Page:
Shenzhen travelogue 2: the rotating restaurant

I ate several meals in a rotating restaurant on top of the Baolilai International Hotel, where I stayed.  I took some pictures as the scenery came and went.

If you were an architect assigned to build a rotating restaurant, how would you do it? Like a lazy susan, with ball bearings? Air bearings, like an air hockey table? Or just a giant greased plate?  Would you use a screw drive to push it along?
View from the rotating restaurant, 12:23 PM
I think that hole in the ground is going to be another hotel.

12:33 PM.  Things at the right edge of this picture were on the left edge of the one above.
When I'm here, I eat a lot of fresh fruit. There are fruits here I simply can't get in the US. Right now, there is something in season that looks like a Rainier cherry and has a similar pit, but tastes totally unlike cherries. There is guava, which has big hard seeds that stick in my molars. Also there is a melonlike fruit with white flesh and many soft small black seeds. Lychees are in season - vendors sell them by the side of the road, there's a stand about every thirty feet. 
Finally, 12:54PM.
Based on these images, it looks like the hotel rotated about 90 degrees in the half hour I was there.  Two hours per full rotation isn't fast, but then again, the restaurant is huge.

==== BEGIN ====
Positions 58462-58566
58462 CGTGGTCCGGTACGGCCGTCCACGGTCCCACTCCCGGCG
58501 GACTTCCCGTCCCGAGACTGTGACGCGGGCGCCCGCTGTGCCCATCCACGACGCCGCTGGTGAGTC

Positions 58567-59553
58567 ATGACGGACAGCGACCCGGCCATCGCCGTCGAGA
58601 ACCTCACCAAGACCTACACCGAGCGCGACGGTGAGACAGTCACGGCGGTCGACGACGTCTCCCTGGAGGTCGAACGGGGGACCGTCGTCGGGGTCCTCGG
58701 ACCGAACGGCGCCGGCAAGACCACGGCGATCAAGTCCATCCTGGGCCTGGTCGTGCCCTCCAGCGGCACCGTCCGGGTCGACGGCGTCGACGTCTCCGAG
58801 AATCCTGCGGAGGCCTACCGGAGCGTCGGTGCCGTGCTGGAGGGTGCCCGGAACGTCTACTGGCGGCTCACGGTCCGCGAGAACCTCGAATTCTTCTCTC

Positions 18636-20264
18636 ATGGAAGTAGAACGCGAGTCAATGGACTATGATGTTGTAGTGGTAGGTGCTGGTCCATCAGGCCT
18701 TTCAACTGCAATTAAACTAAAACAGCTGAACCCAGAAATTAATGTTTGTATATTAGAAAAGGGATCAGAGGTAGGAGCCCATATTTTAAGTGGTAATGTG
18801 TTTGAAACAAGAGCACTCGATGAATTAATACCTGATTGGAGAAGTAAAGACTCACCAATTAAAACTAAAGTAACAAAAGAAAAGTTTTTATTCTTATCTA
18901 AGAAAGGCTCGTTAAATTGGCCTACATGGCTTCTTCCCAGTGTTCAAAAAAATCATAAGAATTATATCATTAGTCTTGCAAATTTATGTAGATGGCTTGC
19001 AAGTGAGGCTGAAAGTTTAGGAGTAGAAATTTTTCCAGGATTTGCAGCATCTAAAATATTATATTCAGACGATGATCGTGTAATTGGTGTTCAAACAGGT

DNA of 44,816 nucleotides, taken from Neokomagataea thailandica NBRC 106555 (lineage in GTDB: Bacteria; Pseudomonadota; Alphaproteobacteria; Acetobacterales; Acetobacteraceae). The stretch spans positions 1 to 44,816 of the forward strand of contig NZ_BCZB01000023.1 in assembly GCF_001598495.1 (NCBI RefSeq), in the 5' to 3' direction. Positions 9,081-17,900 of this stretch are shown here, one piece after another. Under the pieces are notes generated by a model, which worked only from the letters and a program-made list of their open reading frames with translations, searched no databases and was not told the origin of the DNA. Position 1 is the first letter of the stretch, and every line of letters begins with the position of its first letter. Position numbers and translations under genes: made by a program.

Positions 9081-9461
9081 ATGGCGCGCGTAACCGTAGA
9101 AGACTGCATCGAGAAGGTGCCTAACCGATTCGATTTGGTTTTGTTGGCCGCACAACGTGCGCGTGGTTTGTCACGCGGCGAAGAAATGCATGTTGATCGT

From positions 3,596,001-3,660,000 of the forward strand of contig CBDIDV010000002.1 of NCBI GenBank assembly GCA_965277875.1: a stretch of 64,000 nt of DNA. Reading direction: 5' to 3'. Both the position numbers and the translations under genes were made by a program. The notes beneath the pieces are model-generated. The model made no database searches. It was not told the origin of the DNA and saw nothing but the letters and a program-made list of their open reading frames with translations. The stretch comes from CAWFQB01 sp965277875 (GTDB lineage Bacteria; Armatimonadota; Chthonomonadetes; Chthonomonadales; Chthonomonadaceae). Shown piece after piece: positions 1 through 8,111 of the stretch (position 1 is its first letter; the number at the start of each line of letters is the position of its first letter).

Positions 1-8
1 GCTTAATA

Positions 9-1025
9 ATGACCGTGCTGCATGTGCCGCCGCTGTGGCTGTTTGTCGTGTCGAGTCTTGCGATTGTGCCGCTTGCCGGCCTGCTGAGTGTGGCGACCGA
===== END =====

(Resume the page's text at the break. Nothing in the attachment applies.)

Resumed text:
Who's been hospitalized in China? This guy!

By the time you read this, I'll be home, but I'm writing it in the middle of a two-week work trip to Shenzhen, China.  Travelers do get sick here.  Even the locals don't drink the tap water; bottled water is everywhere.  Usually a few days of Imodium clears up any problems.  But not this time.

On Friday night, I decided I wanted something nice to drink with dinner.  Since alcohol is pretty expensive here, I ordered a cheaper-than-usual dinner:  a cheeseburger.  It came fully cooked; I prefer medium rare but it's safer to have your food thoroughly cooked here, even in a restaurant inside a four-star hotel.  It tasted a little funny, sort of like they'd mixed in some sausage spices with it, but I finished it.  Ten hours later I was awakened by the urgent need to use the toilet.  I was kind of bummed, because I thought I might get through this trip without The Problem, but it's usually no big deal.

An hour after waking, I started vomiting.  Between throwing up and using the toilet every 30 minutes, I was dehydrating fast.  I started to see spots.  I called the front desk and asked them to bring me some medicine.  They came up to my room so I could write down the brand name I wanted.  While they were there, I ran to the bathroom and threw up violently.  The assistant manager said 'we think it's better if you go to the hospital with a bellhop'.  I knew that the anti-diarrheal medicine wouldn't cure vomiting, so I agreed.